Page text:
The price of a rose stem that used to cost around Rs 14 last year is all set to touch Rs 18 come February 14
With the Valentines Day just around the corner,saying it with roses may cost a good deal more than what the lovers bargained for this year. The price of a rose stem that used to cost around Rs 14 last year may touch Rs 18 come February 14. But local farmers who sell in the domestic market will be lucky to get Rs 2-3 per stem,underlining the huge margins in the flower business. With the overall country production of roses taking a hit,an economic slowdown refusing to show signs of letting up and a 10 per cent slump in exports,things appear far from rosy for the floriculture sector.
According to the Maharashtra State Agriculture Marketing Board (MSAMB),the net worth of roses produced this fiscal will be only Rs 289 crore,down by 15 per cent from Rs 340 crore in 2008-09. This alone has the makings of a rise in the price of the preferred flower of lovers,an officer pointed out.
The business of rose flower production had peaked in 2006-07,touching Rs 652 crore. This year 2008-09 will be by far the worst year in recent times.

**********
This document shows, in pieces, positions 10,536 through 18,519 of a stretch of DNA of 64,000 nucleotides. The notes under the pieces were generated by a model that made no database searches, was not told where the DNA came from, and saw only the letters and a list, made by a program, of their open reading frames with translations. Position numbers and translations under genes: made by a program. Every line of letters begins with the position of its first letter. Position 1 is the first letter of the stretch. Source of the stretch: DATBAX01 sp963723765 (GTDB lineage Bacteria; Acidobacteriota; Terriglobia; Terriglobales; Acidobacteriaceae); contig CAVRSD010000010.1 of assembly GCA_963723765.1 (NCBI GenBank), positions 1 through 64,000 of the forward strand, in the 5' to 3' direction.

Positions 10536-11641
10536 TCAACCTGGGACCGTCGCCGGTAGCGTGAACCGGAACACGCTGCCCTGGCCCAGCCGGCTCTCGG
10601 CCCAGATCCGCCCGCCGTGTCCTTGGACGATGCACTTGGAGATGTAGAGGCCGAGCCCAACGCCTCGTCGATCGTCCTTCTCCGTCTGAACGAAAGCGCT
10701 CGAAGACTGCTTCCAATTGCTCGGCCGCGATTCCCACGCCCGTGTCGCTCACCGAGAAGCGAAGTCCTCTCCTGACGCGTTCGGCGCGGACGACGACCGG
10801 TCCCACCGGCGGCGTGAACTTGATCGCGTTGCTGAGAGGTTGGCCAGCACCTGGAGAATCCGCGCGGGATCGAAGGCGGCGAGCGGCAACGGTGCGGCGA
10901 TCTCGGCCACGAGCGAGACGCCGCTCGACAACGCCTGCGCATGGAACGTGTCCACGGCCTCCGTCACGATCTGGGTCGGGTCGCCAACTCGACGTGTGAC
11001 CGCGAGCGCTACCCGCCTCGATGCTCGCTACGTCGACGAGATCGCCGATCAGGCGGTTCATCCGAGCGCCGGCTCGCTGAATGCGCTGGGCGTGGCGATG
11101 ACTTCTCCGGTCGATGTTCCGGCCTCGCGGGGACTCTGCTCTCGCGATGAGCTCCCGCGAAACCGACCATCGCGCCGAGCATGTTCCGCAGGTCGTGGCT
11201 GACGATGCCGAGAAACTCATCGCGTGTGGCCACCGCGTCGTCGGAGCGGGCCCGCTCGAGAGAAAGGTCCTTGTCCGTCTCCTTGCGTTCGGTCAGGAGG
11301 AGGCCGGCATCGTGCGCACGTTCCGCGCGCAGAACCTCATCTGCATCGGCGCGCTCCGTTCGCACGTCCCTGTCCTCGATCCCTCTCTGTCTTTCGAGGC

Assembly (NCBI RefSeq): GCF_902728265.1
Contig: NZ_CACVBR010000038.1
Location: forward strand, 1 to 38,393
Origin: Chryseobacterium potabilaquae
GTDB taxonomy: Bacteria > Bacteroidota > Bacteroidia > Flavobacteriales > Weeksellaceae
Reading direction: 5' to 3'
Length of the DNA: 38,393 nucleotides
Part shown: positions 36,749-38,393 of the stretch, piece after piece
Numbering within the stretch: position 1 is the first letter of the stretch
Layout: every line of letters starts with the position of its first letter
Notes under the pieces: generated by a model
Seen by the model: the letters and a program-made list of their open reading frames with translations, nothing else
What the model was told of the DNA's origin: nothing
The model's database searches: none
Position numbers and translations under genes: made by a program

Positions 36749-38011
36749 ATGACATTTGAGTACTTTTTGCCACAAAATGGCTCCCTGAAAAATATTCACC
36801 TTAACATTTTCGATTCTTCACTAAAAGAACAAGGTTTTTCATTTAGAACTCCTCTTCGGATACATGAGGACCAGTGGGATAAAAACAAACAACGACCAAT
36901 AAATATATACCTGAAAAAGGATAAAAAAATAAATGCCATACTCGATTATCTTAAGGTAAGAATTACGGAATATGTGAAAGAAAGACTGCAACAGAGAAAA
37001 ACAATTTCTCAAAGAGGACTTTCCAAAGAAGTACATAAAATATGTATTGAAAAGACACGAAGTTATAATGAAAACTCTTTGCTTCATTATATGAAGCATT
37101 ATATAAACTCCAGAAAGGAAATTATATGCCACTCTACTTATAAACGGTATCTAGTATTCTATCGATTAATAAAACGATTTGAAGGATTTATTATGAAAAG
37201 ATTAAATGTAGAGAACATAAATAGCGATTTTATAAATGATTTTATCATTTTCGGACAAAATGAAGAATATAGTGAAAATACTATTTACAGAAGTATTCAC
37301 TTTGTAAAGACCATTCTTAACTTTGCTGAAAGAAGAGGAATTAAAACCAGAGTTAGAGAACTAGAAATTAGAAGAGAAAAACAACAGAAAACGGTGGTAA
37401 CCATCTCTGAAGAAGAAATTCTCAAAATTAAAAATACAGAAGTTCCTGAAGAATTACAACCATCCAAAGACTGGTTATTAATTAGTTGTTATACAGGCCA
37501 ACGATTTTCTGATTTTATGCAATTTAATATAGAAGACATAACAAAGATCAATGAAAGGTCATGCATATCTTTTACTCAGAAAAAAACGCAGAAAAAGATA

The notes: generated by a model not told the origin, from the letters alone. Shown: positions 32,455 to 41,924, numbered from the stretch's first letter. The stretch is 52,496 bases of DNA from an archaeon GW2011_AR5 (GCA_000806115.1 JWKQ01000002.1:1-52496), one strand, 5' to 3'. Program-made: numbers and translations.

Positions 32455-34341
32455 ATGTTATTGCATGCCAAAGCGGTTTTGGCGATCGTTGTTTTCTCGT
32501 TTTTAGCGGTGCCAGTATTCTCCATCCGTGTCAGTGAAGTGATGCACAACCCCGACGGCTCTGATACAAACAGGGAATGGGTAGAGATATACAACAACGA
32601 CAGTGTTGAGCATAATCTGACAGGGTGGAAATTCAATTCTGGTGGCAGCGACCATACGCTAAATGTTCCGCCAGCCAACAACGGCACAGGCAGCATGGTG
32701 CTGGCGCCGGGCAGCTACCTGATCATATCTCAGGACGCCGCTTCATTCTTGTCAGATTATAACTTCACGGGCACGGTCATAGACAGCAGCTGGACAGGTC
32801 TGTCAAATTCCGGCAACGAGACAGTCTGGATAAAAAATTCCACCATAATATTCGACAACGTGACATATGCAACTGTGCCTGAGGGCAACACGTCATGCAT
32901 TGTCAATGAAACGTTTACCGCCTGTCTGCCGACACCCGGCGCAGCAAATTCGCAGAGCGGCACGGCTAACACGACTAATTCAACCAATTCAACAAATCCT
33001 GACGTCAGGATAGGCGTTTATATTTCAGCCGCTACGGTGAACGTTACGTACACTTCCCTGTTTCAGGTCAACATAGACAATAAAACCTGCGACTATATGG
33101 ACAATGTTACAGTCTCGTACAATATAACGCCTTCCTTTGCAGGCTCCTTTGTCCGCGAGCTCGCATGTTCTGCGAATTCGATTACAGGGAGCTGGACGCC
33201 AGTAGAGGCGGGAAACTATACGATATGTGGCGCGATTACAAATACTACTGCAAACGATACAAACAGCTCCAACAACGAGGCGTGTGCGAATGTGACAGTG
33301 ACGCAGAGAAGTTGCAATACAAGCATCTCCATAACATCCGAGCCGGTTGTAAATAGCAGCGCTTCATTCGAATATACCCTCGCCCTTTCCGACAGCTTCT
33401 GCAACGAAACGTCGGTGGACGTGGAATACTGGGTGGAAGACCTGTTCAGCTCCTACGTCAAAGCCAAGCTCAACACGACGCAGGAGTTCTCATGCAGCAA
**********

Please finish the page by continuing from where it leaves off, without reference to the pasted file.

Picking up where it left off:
Pune which is next only to Bangalore in rose production in the country and has an approximate production of two lakh flowers per hectare has been worse off with only 1.8 lakh flowers blooming per hectare this year,he said.
Director of National Horticulture Board and president of flower growers association of Maharashtra,Megha Borse said the export scene looks dull. There is a 10 per cent depression in the export market with just 8-10 million stems being made available for exports. The growers are adopting a wait and watch policy considering the slowdown. Nobody is willing to take any risk and although there is one shipment which has already been dispatched,the sub-zero temperatures in Europe may not lead to much demand, she said.
While the growers for the export market will stand to get Rs 12 per stem,those producing flowers for the domestic market will get Rs 5 per stem,said Borse.
This is near about the same as last year,but with production being affected it will not help the farmers much, she added. Dr Abhay Gaikwad,training officer of MSAMB,said that many farmers went off rose production this year and the climactic conditions too were not very suitable. In January,itself the rise in temperatures saw a lot of crops being affected. We had to adopt various methods to prevent destruction. Shading and increasing moisture was adopted, he said.
The demand for roses in the retail market is not much this season and to offset this we are gearing ourselves to scale up production of carnation and gerbera,said Tukaram Shende, a farmer engaged in floriculture in Pune.